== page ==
by Judith Kahn
Daniel Deitch is an accomplished baroque musician and an expert in repairing and
restoring a diverse array of woodwind instruments, from piccolos to contrabassoons,
with the exception of saxophones.
Up until 2010, he also built woodwind instruments but due to several ailments, including
tennis elbow and arthritis, he had to stop. In the past, he created 12 to 15 baroque flutes
per year using digital calipers to match the measurements of classic 18th century flutes.
He is well versed in the restoration of historical woodwinds, having restored
200-year-old flutes, clarinets and bassoons over the years.
Today, Deitch spends 80 percent of his time repairing and restoring flutes, clarinets,
bassoons and oboes.
Deitch’s passion since childhood has been all kinds of music, from folk to classical,
including chamber music, jazz and rock symphonic. He grew up in Los Angeles in the
’60s and moved to the Bay Area in 1970. Throughout life, Deitch says music
has been his nourishment.
Deitch’s parents were ex-beatniks who played music constantly, everything from
Beethoven quartets to John Coltrane to Henry Purcell to the Rolling Stones. Deitch says
there was always music going on in his head, mostly woodwind instruments.
He plays bassoon, baroque bassoon, four kinds of saxophones, various clarinets,
flageolet, recorder and oboe da caccia, as well as cello, viola da gamba, guitar
and English Horn.
Deitch started playing baroque bassoon around the age of 35. He has been playing the
modern bassoon, modern flute and baritone saxophone semi-professionally from
around the age of 21. But, flutes are his passion, which is “essential for the soul.”
He was an apprentice with the late Erwin Burger, a Swiss émigré who operated the
Woodwind and Brass Workshop on 10th Street. Since the early ’90s, Deitch has been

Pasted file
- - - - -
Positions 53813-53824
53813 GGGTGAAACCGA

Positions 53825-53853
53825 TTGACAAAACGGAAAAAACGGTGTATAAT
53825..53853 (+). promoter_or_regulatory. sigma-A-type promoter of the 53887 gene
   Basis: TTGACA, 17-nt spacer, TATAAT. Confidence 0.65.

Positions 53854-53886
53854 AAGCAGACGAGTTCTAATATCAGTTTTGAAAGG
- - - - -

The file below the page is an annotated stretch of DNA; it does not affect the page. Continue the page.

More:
performing with various baroque orchestras in San Francisco, Berkeley and Palo Alto, as
well as in Portland, Ithaca, Los Angeles, Vancouver, Montreal and abroad.
Some of Deitch’s favorite composers are Bach, Marin Marais, for his French baroque
harmonies, and Francois Couperin, for his French high baroque music.
Deitch has been the owner of the Woodwind Workshop, located at 2607 Clement St., since
1994. It is a tiny space, about 300 square feet, in which he has a collection of wood- and
metal-working tools and vintage instruments, like a chestnut-colored bassoon that he
reproduced from a 17th century original.
Known for his craftsmanship and precision, Deitch has spent more than 20 years as a
builder of historic woodwinds. He has flutes from around 1760, one from 1783 and a
couple from around 1810. He has an original bassoon from between 1790 and 1810. The
instruments have come to him in various ways, including the bassoon, which was
found by one of his clients in an antique store.
He repairs and restores clarinets and bassoons for the SF Symphony and
SF Opera orchestras.
“They frequently have special needs. They need everything to work perfectly, and they
deserve for everything to work perfectly,” Deitch said.
His other customers include music teachers, middle-school beginners and retirees
learning how to play an instrument for the first time. He takes joy in teaching others
about the musical instruments.
“Music is really important to me, and when I can help somebody along the path to
having that same joy that I get from music – having their instrument working right,
working better than they thought it could – that’s a real joy,” Deitch said.
Comments about the woodwind repair man are a testament to his woodworking skills.
“Daniel is the best in the Bay Area, which is why he is always so busy and hard to make
an appointment with when the symphony begins,” one said. Another client said: “He
took the time to explain what would be done, possible trouble spots, and answered all
Many musicians who play woodwind instruments, as well as lovers of baroque music in
the Bay Area, feel fortunate to have Deitch’s services available to them. Deitch runs the
Clement Street business and workshop with his wife, Yukari Naito-Deitch, who oversees
the business end: ordering parts, scheduling appointments, paying taxes and health
“I am not a businessman,” Deitch says. “She has turned it around so we are actually
making a little bit of money.”
Deitch also has help from his landlords, which have kept his office rent affordable over
Deitch said he looks forward to many more years ahead continuing his passion for
repairing woodwind instruments and playing baroque music.
Because the Woodwind Workshop is small and Deitch is in high demand, customers must
schedule an appointment. The telephone number is (415) 221-2735 and the shop is open
Tuesdays through Saturdays. For more information, go to the website